Legislative history indicates that statutes imposing penalties for violations of the IACA were drafted with the intent of giving the IACA the same force and effect as other emerging intellectual property laws. Gail Sheffield, a noted authority on the IACA, specifically suggests that the IACA can be read to create a new category of intellectual property -- Indian identity. She observes that this implied intent is buttressed by the IACA's statutory language, which provides that the initiation of a civil action and recovery of damages is available only to (1) an Indian who is a member of an Indian tribe, (2) an Indian arts and crafts organization, or (3) a tribe on behalf of itself. The non-Indian consumer is given no remedy under the IACA. Moreover, each of the parties that do potentially (providing all constitutional standing requirements are met) have standing under the IACA -- i.e., Indians -- are entitled to recover both punitive damages(3) and the greater of either treble compensatory damages or not less than $1,000 for each day on which the offer or display of merchandise that the public is misled to believe is of Indian origin is made.(4) Sheffield has observed that this $1,000 or more per day to each aggrieved party is neither compensatory nor punitive because it relates to the unauthorized appropriation of these parties' "property" -- their Indian identity.

In addition to the proscriptions imposed by the IACA (see 25 C.F.R. ...309.3) against the misleading use of the word "Indian" in connection with the sale of arts and crafts, both the United States Federal Trade Commission (FTC) and the United States Patent and Trademark Office have issued strong rulings prohibiting companies from selling or claiming ownership to names or trademarks using the word "Indian" if such uses would tend to mislead the public concerning who would benefit from the sale or marketing of such products.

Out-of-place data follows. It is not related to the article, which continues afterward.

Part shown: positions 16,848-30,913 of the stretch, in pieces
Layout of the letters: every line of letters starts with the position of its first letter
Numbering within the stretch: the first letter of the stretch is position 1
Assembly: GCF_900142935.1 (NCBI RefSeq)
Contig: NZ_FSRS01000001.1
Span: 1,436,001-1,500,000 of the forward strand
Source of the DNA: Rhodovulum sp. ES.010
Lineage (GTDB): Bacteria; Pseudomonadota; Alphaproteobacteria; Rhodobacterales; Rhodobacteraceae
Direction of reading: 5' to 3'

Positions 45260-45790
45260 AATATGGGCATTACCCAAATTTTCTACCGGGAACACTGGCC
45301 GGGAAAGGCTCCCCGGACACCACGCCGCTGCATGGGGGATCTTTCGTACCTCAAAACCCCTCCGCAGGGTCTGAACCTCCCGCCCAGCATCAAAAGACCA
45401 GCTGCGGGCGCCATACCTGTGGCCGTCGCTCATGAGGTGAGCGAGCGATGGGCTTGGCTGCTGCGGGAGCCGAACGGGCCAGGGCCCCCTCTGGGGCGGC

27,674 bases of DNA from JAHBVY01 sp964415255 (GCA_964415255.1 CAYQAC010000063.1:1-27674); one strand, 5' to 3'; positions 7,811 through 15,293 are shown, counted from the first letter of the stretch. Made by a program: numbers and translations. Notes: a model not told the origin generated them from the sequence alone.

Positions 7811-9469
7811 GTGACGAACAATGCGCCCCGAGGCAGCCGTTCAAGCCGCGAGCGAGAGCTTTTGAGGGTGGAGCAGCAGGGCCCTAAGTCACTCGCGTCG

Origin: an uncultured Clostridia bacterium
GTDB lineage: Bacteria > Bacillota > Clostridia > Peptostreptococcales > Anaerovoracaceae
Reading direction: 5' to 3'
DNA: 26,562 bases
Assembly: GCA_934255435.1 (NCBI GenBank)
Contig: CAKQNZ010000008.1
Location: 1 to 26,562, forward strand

The foregoing legal precedent has served to underpin a major lawsuit filed by the Cow Creeks against Indian Motorcycle Company and several affiliate companies in federal district court in Colorado.(5) Although this case is currently tied up in protracted litigation and the outcome remains uncertain, the claims brought by the Tribe have gained considerable visibility in the press and particularly in Indian Country. Most significantly, the Cow Creeks' claims have been endorsed by the oldest and largest representative of American Indian political interests, the National Congress of American Indians, which adopted a formal resolution at its 1999 Mid-Year Session (Resolution #VAN-99-007) which stated in pertinent part that the Cow Creeks' efforts have been "proper and commendable."

The Cow Creeks' claims against Indian Motorcycle Company and its affiliates are extremely detailed and allege numerous instances in which this motorcycle company and its affiliates have attempted to play off on traditional American Indian imagery and heritage to promote the sale of its "Indian" motorcycle and "Indian" motorcycle products.(6) To cite just one of numerous examples,(7) the Cow Creeks allege that the Indian Motorcycle Company defendants caused advertisements to be published in a widely-circulated American Indian newspaper featuring a photograph of Senator Ben Nighthorse Campbell on an Indian Motorcycle and referring to him as a "Native American icon," even though Senator Campbell has disavowed giving his permission to use his name or likeness in association with Indian Motorcycle.8 The argument is that this advertising by Indian Motorcycle Company misleads the public by falsely suggesting a connection between Indian Motorcycle and American Indians.